An Education In Facebook

Author: Mike Kent
Publisher: Routledge
ISBN: 1134676158
Size: 62.54 MB
Format: PDF
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An Education in Facebook? examines and critiques the role of Facebook in the evolving landscape of higher education. At times a mandated part of classroom use, at others an informal network for students, Facebook has become an inevitable component of college life, acting alternately as an advertising, recruitment and learning tool. But what happens when educators use a corporate product, which exists outside of the control of universities, to educate students? An Education in Facebook? provides a broad discussion of the issues educators are already facing on college campuses worldwide, particularly in areas such as privacy, copyright and social media etiquette. By examining current uses of Facebook in university settings, this book offers both a thorough analytical critique as well as practical advice for educators and administrators looking to find ways to thoughtfully integrate Facebook and other digital communication tools into their classrooms and campuses.

Disability And Social Media

Author: Katie Ellis
Publisher: Routledge
ISBN: 1317150279
Size: 56.11 MB
Format: PDF, ePub, Mobi
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Social media is popularly seen as an important media for people with disability in terms of communication, exchange and activism. These sites potentially increase both employment and leisure opportunities for one of the most traditionally isolated groups in society. However, the offline inaccessible environment has, to a certain degree, been replicated online and particularly in social networking sites. Social media is becoming an increasingly important part of our lives yet the impact on people with disabilities has gone largely unscrutinised. Similarly, while social media and disability are often both observed through a focus on the Western, developed and English-speaking world, different global perspectives are often overlooked. This collection explores the opportunities and challenges social media represents for the social inclusion of people with disabilities from a variety of different global perspectives that include Africa, Arabia and Asia along with European, American and Australasian perspectives and experiences.

Widening Participation Higher Education And Non Traditional Students

Author: Catherine A. Marshall
Publisher: Springer
ISBN: 1349949698
Size: 79.26 MB
Format: PDF, Mobi
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This book highlights the problems that have developed as students lack either the social or cultural capital to take the opportunity of Higher Education through conventional routes. This might be due to leaving school early, lacking entry qualifications or wanting to further their education and prospects after entering the workplace. Foundation courses help to widen participation and create a route towards higher education. This book offers tried and tested practical solutions, from the notion of widening participation, to recruitment of students and to ways of helping them to make the most of themselves and develop the skills they need to progress on degree courses of their choice.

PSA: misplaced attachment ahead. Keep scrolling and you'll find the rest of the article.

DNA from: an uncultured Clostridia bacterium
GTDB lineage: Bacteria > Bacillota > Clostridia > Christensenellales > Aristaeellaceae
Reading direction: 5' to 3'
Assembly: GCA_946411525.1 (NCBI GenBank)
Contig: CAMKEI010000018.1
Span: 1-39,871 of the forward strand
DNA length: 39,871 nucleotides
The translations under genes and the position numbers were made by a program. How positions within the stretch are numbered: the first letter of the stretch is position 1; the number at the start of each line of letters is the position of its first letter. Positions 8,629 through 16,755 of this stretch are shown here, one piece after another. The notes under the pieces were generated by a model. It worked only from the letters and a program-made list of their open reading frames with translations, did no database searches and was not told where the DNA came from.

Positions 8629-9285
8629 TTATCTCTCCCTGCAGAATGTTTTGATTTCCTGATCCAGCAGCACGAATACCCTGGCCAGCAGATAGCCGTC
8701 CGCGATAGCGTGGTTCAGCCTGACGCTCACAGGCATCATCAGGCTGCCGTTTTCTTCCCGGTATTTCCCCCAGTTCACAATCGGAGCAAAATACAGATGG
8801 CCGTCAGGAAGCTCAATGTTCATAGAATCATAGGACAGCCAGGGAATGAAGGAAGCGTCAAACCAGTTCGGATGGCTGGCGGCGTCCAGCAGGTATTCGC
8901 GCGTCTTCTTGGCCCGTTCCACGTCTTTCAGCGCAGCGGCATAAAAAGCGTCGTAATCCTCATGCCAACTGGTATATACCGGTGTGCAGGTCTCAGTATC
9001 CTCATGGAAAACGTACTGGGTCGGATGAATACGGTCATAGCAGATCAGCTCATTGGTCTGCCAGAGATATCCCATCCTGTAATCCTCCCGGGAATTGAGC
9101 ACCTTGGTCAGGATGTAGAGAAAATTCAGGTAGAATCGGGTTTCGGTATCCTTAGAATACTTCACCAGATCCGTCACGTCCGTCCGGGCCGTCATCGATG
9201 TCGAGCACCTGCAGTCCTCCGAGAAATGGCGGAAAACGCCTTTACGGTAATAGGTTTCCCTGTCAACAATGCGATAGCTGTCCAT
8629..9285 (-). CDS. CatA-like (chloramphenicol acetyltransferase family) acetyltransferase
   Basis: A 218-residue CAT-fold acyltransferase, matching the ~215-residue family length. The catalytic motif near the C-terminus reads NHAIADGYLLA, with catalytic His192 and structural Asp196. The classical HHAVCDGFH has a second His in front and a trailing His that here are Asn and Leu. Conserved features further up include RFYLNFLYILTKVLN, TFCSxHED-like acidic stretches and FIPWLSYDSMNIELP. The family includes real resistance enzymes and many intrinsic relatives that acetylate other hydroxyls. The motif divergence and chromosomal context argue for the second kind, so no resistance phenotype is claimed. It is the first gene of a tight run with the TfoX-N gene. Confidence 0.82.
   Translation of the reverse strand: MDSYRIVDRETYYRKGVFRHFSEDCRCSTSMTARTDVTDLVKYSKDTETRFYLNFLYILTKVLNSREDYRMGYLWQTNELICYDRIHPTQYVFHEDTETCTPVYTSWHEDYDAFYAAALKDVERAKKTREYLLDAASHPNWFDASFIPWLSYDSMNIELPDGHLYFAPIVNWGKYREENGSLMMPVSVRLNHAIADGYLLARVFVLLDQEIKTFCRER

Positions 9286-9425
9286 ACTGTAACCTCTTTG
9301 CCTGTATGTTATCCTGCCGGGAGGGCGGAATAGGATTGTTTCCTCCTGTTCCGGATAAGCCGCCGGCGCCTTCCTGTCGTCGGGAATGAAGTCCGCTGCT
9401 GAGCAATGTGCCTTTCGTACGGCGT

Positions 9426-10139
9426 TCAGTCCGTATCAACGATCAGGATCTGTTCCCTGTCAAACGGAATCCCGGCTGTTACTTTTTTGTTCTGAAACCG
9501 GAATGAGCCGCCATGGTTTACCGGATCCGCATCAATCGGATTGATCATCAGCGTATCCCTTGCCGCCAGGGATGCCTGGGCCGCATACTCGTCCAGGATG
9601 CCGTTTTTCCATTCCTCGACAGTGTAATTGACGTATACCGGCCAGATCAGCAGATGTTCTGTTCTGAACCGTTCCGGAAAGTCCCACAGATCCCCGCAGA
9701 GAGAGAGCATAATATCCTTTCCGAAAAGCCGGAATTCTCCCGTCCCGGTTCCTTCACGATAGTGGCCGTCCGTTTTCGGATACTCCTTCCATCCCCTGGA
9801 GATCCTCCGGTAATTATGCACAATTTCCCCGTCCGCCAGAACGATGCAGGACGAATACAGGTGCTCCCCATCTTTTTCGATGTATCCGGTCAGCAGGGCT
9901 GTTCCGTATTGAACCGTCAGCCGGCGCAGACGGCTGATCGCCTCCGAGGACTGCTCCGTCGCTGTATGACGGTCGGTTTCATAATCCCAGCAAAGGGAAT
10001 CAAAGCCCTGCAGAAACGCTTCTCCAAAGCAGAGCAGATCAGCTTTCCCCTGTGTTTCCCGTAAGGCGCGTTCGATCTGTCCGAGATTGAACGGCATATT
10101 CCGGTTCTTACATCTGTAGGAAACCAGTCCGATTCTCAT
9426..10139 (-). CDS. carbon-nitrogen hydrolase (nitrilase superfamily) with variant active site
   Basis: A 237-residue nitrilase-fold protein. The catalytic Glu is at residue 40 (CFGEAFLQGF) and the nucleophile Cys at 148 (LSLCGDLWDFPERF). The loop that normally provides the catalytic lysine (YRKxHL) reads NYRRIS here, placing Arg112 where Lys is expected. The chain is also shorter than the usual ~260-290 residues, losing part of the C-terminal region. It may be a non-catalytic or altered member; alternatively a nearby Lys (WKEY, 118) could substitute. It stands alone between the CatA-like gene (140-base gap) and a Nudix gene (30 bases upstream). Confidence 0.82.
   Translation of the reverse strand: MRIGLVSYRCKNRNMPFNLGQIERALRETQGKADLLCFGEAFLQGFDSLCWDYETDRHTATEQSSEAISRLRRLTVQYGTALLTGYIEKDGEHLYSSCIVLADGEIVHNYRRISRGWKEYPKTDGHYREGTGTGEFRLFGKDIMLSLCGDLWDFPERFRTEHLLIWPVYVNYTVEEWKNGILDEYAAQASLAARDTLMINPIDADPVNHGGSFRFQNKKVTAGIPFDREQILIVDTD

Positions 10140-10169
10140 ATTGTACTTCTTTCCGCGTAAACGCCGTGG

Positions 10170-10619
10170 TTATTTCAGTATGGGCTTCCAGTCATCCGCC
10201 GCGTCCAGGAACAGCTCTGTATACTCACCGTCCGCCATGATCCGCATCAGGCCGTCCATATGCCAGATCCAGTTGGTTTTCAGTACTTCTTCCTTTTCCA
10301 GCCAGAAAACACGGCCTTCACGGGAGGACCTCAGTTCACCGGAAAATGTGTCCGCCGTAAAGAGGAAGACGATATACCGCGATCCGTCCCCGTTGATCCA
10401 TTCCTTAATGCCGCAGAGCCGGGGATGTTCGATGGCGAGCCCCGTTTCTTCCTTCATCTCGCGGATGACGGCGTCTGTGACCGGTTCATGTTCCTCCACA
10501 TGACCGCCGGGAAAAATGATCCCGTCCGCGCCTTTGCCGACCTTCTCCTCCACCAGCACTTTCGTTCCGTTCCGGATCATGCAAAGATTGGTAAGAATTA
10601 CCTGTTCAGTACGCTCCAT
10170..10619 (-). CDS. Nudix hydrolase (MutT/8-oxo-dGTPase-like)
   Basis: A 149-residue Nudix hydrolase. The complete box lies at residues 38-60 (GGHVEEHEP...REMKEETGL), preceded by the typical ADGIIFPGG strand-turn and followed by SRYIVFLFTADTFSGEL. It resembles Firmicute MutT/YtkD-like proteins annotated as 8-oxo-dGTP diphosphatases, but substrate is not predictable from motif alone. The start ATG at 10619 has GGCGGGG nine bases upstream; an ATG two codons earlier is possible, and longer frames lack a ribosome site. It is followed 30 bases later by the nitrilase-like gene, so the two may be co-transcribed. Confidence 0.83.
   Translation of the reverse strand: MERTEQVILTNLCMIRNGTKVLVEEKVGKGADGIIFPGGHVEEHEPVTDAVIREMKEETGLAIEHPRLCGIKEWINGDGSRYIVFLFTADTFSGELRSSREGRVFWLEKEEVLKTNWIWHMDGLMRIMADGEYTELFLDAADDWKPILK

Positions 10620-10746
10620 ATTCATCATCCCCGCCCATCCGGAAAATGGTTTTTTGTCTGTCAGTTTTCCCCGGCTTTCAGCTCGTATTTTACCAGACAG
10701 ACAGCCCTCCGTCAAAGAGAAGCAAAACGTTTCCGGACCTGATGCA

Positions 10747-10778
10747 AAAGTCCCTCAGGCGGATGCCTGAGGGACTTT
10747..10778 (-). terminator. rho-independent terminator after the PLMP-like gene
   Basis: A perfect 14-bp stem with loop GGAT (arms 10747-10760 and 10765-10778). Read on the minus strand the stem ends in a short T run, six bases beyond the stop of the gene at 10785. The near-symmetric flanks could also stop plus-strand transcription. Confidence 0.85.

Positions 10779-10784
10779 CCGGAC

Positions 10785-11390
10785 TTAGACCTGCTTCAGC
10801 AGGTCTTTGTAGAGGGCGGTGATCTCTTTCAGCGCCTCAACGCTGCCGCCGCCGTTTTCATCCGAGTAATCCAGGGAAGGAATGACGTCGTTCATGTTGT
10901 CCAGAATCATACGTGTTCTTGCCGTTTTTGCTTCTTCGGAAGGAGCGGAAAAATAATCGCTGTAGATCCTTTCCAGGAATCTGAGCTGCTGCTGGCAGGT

Social Media For Academics

Author: Mark Carrigan
Publisher: SAGE
ISBN: 1473943701
Size: 32.24 MB
Format: PDF, ePub, Docs
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Social media is an increasingly important part of academic life that can be a fantastic medium for promoting your work, networking with colleagues and for demonstrating impact. However, alongside the opportunities it also poses challenging questions about how to engage online, and how to represent yourself professionally. This practical book provides clear guidance on effectively and intelligently using social media for academic purposes across disciplines, from publicising your work and building networks to engaging the public with your research. It is supported by real life examples and underpinned by principles of good practice to ensure you have the skills to make the most of this exciting medium. You’ll find advice on: Using social media to publicise your work Potential pitfalls and how to avoid them The evolving role of social media in higher education Defining digital scholarship Managing your identity online Finding time for social media Near-future trends in academia. Visit Mark's blog for more insights and discussion on social media academic practice at http://markcarrigan.net/

The New Digital Shoreline

Author: Roger McHaney
Publisher: Stylus Publishing, LLC.
ISBN: 9781579226022
Size: 13.24 MB
Format: PDF, ePub, Docs
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Two seismic forces beyond our control – the advent of Web 2.0 and the inexorable influx of tech-savvy Millennials on campus – are shaping what Roger McHaney calls “The New Digital Shoreline” of higher education. Failure to chart its contours, and adapt, poses a major threat to higher education as we know it. These forces demand that we as educators reconsider the learning theories, pedagogies, and practices on which we have depended, and modify our interactions with students and peers—all without sacrificing good teaching, or lowering standards, to improve student outcomes. Achieving these goals requires understanding how the indigenous population of this new shoreline is different. These students aren’t necessarily smarter or technologically superior, but they do have different expectations. Their approaches to learning are shaped by social networking and other forms of convenient, computer-enabled and mobile communication devices; by instant access to an over-abundance of information; by technologies that have conferred the ability to personalize and customize their world to a degree never seen before; and by time-shifting and time-slicing. As well as understanding students’ assumptions and expectations, we have no option but to familiarize ourselves with the characteristics and applications of Web 2.0—essentially a new mind set about how to use Internet technologies around the concepts of social computing, social media, content sharing, filtering, and user experience. Roger McHaney not only deftly analyzes how Web 2.0 is shaping the attitudes and motivations of today’s students, but guides us through the topography of existing and emerging digital media, environments, applications, platforms and devices – not least the impact of e-readers and tablets on the future of the textbook – and the potential they have for disrupting teacher-student relationships; and, if appropriately used, for engaging students in their learning. This book argues for nothing less than a reinvention of higher education to meet these new realities. Just adding technology to our teaching practices will not suffice. McHaney calls for a complete rethinking of our practice of teaching to meet the needs of this emerging world and envisioning ourselves as connected, co-learners with our students.